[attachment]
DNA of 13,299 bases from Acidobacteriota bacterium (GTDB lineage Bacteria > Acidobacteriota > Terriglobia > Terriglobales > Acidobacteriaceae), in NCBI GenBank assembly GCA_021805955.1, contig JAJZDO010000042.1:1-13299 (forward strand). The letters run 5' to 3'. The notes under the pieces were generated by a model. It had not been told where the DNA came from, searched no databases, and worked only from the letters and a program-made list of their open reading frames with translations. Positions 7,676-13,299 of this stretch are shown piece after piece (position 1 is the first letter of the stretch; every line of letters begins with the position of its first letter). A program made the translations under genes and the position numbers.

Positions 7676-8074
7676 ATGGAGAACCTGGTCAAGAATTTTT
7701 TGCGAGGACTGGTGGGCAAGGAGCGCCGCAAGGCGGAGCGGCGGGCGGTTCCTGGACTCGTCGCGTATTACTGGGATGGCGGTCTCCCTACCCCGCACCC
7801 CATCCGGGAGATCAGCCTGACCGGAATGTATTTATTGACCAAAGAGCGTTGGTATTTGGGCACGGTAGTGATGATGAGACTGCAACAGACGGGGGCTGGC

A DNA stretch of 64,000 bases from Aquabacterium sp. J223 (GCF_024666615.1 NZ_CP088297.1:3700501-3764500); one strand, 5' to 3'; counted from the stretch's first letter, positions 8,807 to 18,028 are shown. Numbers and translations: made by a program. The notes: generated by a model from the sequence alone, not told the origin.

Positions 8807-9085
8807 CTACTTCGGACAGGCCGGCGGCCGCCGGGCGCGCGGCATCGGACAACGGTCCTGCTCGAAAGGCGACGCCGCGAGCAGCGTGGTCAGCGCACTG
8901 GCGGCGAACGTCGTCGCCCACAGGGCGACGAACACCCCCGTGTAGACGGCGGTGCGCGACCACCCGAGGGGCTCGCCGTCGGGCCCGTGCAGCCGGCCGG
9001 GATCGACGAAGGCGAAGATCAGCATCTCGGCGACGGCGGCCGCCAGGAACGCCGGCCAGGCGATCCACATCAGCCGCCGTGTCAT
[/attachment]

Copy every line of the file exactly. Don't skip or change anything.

DNA of 13,299 bases from Acidobacteriota bacterium (GTDB lineage Bacteria > Acidobacteriota > Terriglobia > Terriglobales > Acidobacteriaceae), in NCBI GenBank assembly GCA_021805955.1, contig JAJZDO010000042.1:1-13299 (forward strand). The letters run 5' to 3'. The notes under the pieces were generated by a model. It had not been told where the DNA came from, searched no databases, and worked only from the letters and a program-made list of their open reading frames with translations. Positions 7,676-13,299 of this stretch are shown piece after piece (position 1 is the first letter of the stretch; every line of letters begins with the position of its first letter). A program made the translations under genes and the position numbers.

Positions 7676-8074
7676 ATGGAGAACCTGGTCAAGAATTTTT
7701 TGCGAGGACTGGTGGGCAAGGAGCGCCGCAAGGCGGAGCGGCGGGCGGTTCCTGGACTCGTCGCGTATTACTGGGATGGCGGTCTCCCTACCCCGCACCC
7801 CATCCGGGAGATCAGCCTGACCGGAATGTATTTATTGACCAAAGAGCGTTGGTATTTGGGCACGGTAGTGATGATGAGACTGCAACAGACGGGGGCTGGC

A DNA stretch of 64,000 bases from Aquabacterium sp. J223 (GCF_024666615.1 NZ_CP088297.1:3700501-3764500); one strand, 5' to 3'; counted from the stretch's first letter, positions 8,807 to 18,028 are shown. Numbers and translations: made by a program. The notes: generated by a model from the sequence alone, not told the origin.

Positions 8807-9085
8807 CTACTTCGGACAGGCCGGCGGCCGCCGGGCGCGCGGCATCGGACAACGGTCCTGCTCGAAAGGCGACGCCGCGAGCAGCGTGGTCAGCGCACTG
8901 GCGGCGAACGTCGTCGCCCACAGGGCGACGAACACCCCCGTGTAGACGGCGGTGCGCGACCACCCGAGGGGCTCGCCGTCGGGCCCGTGCAGCCGGCCGG
9001 GATCGACGAAGGCGAAGATCAGCATCTCGGCGACGGCGGCCGCCAGGAACGCCGGCCAGGCGATCCACATCAGCCGCCGTGTCAT